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EEOC Opens “New Frontier” in War Against Human Labor Trafficking

EEOC"s participation in interagency efforts opens a new frontier in combating trafficking and seeking justice for the victims


U.S Equal Employment Opportunity Commission

1-800-669-4000 1-800-669-6820 TTY


"New Frontier" In War Against Human Labor Trafficking

Victims of human trafficking can be men, women, or children of varying ages, varying educational levels and varying skills. The victims can be highly skilled and actually come into the country on legitimate visas. Unlike smugglers, traffickers can gain legitimate visas to bring in people from around the world and force them to work or provide sex against their will.

What we have seen are temporary contracting agencies bringing in workers through legitimate means under the auspices of luring people with the promise of work so that they can lead a better life. However, the victims are charged exorbitant fees that the workers can never pay because, often times, they are never paid for their work. This fee is used to subjugate and exploit the workers, forcing them to tolerate and endure intolerable situations. What emerges is a picture, unique to trafficking cases that do not exist in other cases.

- Anna Park, EEOC/Los Angeles, Regional Attorney


EEOC Human Trafficking cases


2006: A federal judge ordered John Pickle Company, Inc. to pay $1.24 million to 52 Indian skilled laborers. Workers testified at trial to being lured to the United States by JPC with the promise of lawful wages and appropriate working conditions. However, on arrival, JPC confiscated identification and immigration documents, crammed the workers into a warehouse "dormitory," and only paid them between $1.00 and $3.17 per hour (while non-Indian employees were paid approximately $14.00 per hour for performing the same type of skilled work). The judge ruled that JPC was responsible for subjecting the Indian workers to fraud and deceit, inadequate pay, sub-standard living conditions, false imprisonment, lockdowns with an armed guard, phone tapping, food rationing, restrictions on freedom to worship, degrading job assignments, ethnic slurs, intimidation, and the non-payment of wages earned.


2006: The EEOC reached a settlement with Trans Bay Steel, Inc. for an estimated $1 million in total monetary relief and compensation for 48 Thai welders. EEOC charged that the class of Thai nationals, contracted under H2B visas by Trans Bay and a third party agency, were held against their will, had their passports confiscated, had their movements restricted, and were forced to work without pay. Additionally, some workers were confined to cramped apartments without any electricity, water, or gas. At least 17 of the workers were told if they tried to leave the location where they were being forcibly held, the police and immigration officials would be called to arrest them. EEOC also contends that all the workers were made to pay exorbitant "fees" to the recruiting company which kept them in involuntary servitude.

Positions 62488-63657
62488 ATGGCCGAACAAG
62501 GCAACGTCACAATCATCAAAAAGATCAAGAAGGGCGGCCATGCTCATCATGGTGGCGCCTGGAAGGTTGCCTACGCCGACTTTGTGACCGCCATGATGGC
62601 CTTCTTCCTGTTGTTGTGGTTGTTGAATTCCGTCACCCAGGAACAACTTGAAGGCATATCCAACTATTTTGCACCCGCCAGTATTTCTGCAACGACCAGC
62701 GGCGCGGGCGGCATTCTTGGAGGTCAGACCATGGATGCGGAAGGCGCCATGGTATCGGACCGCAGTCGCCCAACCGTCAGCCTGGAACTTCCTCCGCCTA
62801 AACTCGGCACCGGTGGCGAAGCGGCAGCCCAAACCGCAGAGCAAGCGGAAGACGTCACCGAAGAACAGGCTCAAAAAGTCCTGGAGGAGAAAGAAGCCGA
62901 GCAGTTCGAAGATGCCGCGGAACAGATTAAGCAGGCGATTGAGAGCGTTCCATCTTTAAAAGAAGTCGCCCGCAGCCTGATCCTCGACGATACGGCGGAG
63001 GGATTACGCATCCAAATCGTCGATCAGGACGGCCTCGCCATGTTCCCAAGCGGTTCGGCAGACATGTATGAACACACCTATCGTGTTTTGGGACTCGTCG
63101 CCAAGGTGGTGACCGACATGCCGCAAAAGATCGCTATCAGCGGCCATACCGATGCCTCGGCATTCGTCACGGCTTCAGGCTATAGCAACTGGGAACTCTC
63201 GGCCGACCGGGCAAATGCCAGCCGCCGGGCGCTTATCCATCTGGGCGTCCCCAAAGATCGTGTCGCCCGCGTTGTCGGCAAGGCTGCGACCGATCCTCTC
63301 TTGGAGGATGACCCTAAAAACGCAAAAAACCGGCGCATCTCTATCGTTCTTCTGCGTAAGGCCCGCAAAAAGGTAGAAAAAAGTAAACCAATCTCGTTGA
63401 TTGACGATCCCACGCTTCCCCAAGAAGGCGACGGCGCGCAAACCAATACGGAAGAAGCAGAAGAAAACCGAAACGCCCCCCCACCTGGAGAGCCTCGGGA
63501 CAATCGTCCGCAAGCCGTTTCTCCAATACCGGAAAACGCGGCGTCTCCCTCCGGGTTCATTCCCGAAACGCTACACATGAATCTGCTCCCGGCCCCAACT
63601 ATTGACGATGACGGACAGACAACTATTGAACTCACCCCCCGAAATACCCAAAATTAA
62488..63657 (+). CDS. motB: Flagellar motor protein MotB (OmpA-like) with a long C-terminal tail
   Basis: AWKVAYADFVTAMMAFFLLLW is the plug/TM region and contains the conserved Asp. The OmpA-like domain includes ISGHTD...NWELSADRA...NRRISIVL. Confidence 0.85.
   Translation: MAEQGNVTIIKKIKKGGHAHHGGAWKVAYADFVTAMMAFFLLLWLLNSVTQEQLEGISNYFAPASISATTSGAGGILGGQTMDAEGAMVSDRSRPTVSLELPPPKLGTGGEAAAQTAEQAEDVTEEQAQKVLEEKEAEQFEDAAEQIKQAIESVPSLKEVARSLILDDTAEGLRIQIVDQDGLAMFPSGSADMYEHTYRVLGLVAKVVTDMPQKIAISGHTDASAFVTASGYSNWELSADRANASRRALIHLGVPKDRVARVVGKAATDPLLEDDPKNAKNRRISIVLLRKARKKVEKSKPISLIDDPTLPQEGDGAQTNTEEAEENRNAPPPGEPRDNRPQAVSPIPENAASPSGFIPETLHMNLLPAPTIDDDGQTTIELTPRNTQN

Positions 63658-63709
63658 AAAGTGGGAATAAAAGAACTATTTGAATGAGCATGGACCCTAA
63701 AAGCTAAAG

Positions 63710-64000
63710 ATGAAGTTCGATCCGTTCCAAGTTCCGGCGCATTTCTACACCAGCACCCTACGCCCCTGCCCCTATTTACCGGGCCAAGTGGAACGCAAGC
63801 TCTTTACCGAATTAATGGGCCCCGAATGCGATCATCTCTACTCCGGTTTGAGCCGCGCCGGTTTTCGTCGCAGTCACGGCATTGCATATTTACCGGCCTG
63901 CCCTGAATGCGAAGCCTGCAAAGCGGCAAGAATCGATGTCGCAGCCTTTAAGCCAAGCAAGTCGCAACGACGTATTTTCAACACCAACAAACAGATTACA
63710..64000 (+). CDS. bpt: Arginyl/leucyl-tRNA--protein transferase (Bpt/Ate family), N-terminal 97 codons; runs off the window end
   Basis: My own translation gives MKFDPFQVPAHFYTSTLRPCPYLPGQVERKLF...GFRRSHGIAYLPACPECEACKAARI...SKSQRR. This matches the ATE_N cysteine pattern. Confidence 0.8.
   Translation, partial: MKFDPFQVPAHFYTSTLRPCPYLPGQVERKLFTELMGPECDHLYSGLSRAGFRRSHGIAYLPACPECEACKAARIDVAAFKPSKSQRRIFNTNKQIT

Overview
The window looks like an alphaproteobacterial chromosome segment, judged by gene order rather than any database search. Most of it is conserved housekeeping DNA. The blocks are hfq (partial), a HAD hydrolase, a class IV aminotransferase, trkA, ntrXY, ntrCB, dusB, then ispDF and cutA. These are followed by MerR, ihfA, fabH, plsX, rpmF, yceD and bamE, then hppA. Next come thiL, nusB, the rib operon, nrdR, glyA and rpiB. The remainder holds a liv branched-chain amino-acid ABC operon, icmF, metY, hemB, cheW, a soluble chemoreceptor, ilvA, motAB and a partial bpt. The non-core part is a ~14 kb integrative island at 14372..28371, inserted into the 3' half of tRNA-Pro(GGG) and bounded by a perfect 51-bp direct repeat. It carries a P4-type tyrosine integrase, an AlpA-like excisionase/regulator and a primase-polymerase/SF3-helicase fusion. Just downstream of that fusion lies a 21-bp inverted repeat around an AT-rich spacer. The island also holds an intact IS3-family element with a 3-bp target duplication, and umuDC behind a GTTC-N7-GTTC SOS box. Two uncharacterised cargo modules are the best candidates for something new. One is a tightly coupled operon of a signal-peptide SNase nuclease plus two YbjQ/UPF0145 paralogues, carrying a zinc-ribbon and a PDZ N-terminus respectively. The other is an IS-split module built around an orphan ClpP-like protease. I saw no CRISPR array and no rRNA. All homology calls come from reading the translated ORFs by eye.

2011: The EEOC filed suit against a California-based labor contractor, Global Horizons Inc., and farms in Washington and Hawaii, claiming they discriminated against more than 200 Thai workers in what the authorities called the largest human trafficking case in the nation"s agriculture industry.


2011: The EEOC filed suit in Mississippi charging that Signal International, a marine services company with facilities along the Gulf Coast, subjected at least 500 Indian welders and pipe-fitters at its Mississippi and Texas locations to segregated facilities and discriminatory terms and conditions of employment.



U.S. Equal Employment Opportunity Commission


The EEOC enforces the nation's laws prohibiting employment discrimination.

800-669-6820 TTY

What EEOC can do...

What can we do
The EEOC enforces the law against treating workers differently based on their national origin. (Human trafficking thrives on exploiting the vulnerability of immigrant workers and often targets specific national origins, based on stereotypes about who best performs certain jobs or is less likely or able to complain about exploitation.)

Even where forced commercial sex is absent (a requirement for a sex trafficking claim), trafficked women are often sexually assaulted or subjected to other severe sexual harassment. The EEOC has a wealth of experience in investigating and litigating sexual harassment cases, including cases brought on behalf of immigrant women workers.

There are forms of labor exploitation that do not fall within the statutory definition of human trafficking, but which are every bit as severe and which often involve elements of employment discrimination. In those "less than trafficking" cases, the EEOC"s role becomes particularly important, as it may be the only federal agency with jurisdiction over the employers' exploitation of workers.

EEOC is a "Certifying Agency" for U Visas. This means that EEOC can help workers who are victims of certain crimes apply to remain in the U.S. and continue to work, as long as, they cooperate with law enforcement authorities.

Questions to ask...

  • Were you recruited? What were you promised?
  • Did someone else organize or force your travel?
  • Was your passport or documents taken before or upon arrival?
  • What were the actual working conditions once in the United States?
  • Were you coerced? How? (violence, threats, psychological abuse)
  • Were you paid? How much?
  • Did the employer try to prevent you from leaving the job? What happened?
  • Are you afraid of your employer? Why?
  • Are you a minor involved in commercial sex?
  • Were you forced to engage in sexual acts in the workplace under threat of violence or in exchange for keeping your job?

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U.S Equal Employment Opportunity Commission

Revised August 2013